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NEW ZEALAND – Changes to the Essential Skills Work Visas Will Affect Visa Duration and Dependent Privileges

Effective 28 August 2017, Immigration New Zealand (INZ) is introducing remuneration bands for work visas.  The remuneration bands will affect how long applicants can stay and whether their families can stay too.

What is the current situation?

  • If a job is ranked at Level 4 or 5 on the ANZSCO, then a work visa is granted for 12 months.  However, the work visa can continually be renewed, every 12 months.
  • If the job matches with an occupation that is ranked at Level 1, 2 or 3 on the Australian and New Zealand Standard Classification of Occupations (ANZSCO) then a work visa is granted for at least three years.  The work visa can continually be renewed.
  • Essential skills visa holders are currently able to obtain visas for their partners and dependent children, as long as their visa is for more than six months.  The partners and children can stay in New Zealand, as long as the main applicant.

How will the remuneration bands affect work visa duration?

  • From 28 August 2017, essential skills visa applicants earning less than NZD 19.97 per hour (NZD 41,538 per annum) will only be eligible for a 12-month work visa.  This is regardless of the skill level of the job.  Further, after three work visas (three years in New Zealand), these applicants must leave New Zealand for at least 12 months.
  • Applicants earning between NZD 19.97 and NZD 35.24 per hour and in ANZSCO Level 4 and 5 jobs will also only be able to obtain 12-month work visas.  Also, after three years, these applicant must also leave New Zealand for at least 12 months.
  • Applicants earning between NZD 19.97 and NZD 35.24 per hour and in ANZSCO Level 1, 2 or 3 jobs will still be able to obtain three-year work visas.  They will be able to continue to renew the visas and will not have to leave New Zealand for 12 months, every three years.
  • An applicant earning more than NZD 35.24 per hour will be able to obtain a five-year work visa, regardless of the ANZSCO level of his or her job.

What is changing for partners and children?

Essential skills visa applicants earning less than NZD 19.97 per hour (NZD 41,538 per annum), or earning between NZD 19.97 and NZD 35.24 per hour and in ANZSCO Level 4 and 5 jobs, will not be able to support a partner or dependent children to stay in New Zealand.

How will the changes affect existing work visa holders?

When work visa holders earning less than NZD 19.97 per hour, and/or working in ANZSCO Level 4 or 5 jobs, apply for their next work visa, it will only be granted for 12 months.  After three of these visas, the employees will have to leave New Zealand for at least 12 months.

However, the good news is that the three years that these employees can spend in New Zealand will start with their next visa application.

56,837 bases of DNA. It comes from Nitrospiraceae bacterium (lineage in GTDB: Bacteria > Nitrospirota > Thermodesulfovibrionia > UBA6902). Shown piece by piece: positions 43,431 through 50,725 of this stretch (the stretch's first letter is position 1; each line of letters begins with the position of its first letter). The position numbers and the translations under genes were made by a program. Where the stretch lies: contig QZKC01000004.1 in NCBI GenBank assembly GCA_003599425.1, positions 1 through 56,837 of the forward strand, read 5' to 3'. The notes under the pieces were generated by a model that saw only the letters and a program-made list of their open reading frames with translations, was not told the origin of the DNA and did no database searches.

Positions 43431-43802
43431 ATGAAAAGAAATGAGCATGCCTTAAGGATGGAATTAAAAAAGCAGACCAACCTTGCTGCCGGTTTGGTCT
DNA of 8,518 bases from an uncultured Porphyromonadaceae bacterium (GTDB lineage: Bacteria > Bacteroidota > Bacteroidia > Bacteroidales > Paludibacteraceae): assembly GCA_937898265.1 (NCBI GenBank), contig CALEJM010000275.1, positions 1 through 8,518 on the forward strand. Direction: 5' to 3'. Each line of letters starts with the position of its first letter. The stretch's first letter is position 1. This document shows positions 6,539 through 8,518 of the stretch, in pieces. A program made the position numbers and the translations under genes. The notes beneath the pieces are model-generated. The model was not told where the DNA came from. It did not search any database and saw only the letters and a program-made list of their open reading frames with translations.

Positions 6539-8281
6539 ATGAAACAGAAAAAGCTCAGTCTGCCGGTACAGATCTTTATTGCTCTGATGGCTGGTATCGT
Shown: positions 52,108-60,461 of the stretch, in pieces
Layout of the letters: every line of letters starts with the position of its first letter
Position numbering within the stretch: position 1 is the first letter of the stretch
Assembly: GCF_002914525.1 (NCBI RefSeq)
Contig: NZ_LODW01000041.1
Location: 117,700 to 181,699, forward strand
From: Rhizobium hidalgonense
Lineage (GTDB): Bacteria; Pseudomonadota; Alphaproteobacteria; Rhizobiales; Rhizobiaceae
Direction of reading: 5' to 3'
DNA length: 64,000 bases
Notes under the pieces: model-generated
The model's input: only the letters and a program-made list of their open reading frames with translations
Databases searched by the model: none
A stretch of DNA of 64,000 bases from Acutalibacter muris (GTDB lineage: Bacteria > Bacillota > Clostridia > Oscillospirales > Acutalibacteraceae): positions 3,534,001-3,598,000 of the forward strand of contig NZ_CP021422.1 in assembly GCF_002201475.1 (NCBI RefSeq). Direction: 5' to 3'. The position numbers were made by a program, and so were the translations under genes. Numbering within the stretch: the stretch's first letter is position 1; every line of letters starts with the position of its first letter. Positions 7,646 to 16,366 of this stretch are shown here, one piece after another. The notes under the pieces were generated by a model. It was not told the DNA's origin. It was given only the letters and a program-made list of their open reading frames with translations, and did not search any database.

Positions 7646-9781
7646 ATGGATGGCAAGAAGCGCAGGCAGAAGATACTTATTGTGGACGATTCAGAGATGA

INZ is expected to put in place transitional arrangements which may allow an employee’s partner and children to remain in New Zealand as long as the employee is lawfully in New Zealand. This should mean that partners and children can stay here for three years, from the next visa application.

However, unless the employee has moved into a job paying more than NZD 19.97 per hour and at ANZSCO Level 1, 2 or 3, the partner and children will have to leave New Zealand after three years.

If the employer wants to continue the employment beyond the three years, they need to consider career development pathways to allow the employee to progress to earning more than NZD 19.97 per hour and move into an ANZSCO Level 1,2 or 3 job.

It is important to remember that to renew an employee's essential skills work visa, an employer must have made a genuine attempt to find a New Zealand national for the job, and must demonstrate that no suitable or readily trainable New Zealanders applied. If a job is at ANZSCO level 4 or 5, the vacancy must be listed with Work and Income.

Background

ANZSCO is a system managed by the Australian and New Zealand governments.  It classifies and ranks jobs.

For example, an engineer is ranked as having an ANZSCO Level 1 job. This means that an engineer needs at least 5 years of work experience or a degree to be able to get a work visa, which would then be valid for either three or five years.

A builder’s labourer is ranked as having an ANZSCO Level 5 job.  This means that a labourer only has to prove he or she has finished secondary education and perhaps some on-the-job training to be able to get a work visa.  However, a builder’s labourer will only get a work visa for 12 months, each time he or she applies.

Action Items

  • Employers of work visa holders, or prospective applicants, earning less than NZD 19.97 per hour and/or working in ANZSCO Level 4 or 5 should consult an immigration specialist for advice on how to proceed.
  • Note that substantial changes to the Skilled Migrant Category are also expected to take effect on 28 August 2017. See our previous alert here.

This news alert was prepared using information provided by Cavell Leitch.

Peregrine, a CIBT company, builds software and provides consultancy and training for global immigration management.

Newland Chase, also a CIBT company, provides specialist immigration services worldwide.

CIBT is a world leader in short-term outbound visa requirements for expats and businesses.

DISCLAIMER: The information contained in this immigration alert has been abridged from laws, court decisions, and administrative rulings and should not be construed or relied upon as legal advice. If you have specific questions regarding the applicability of this information, please contact Peregrine © 2017 Peregrine Immigration Management Ltd.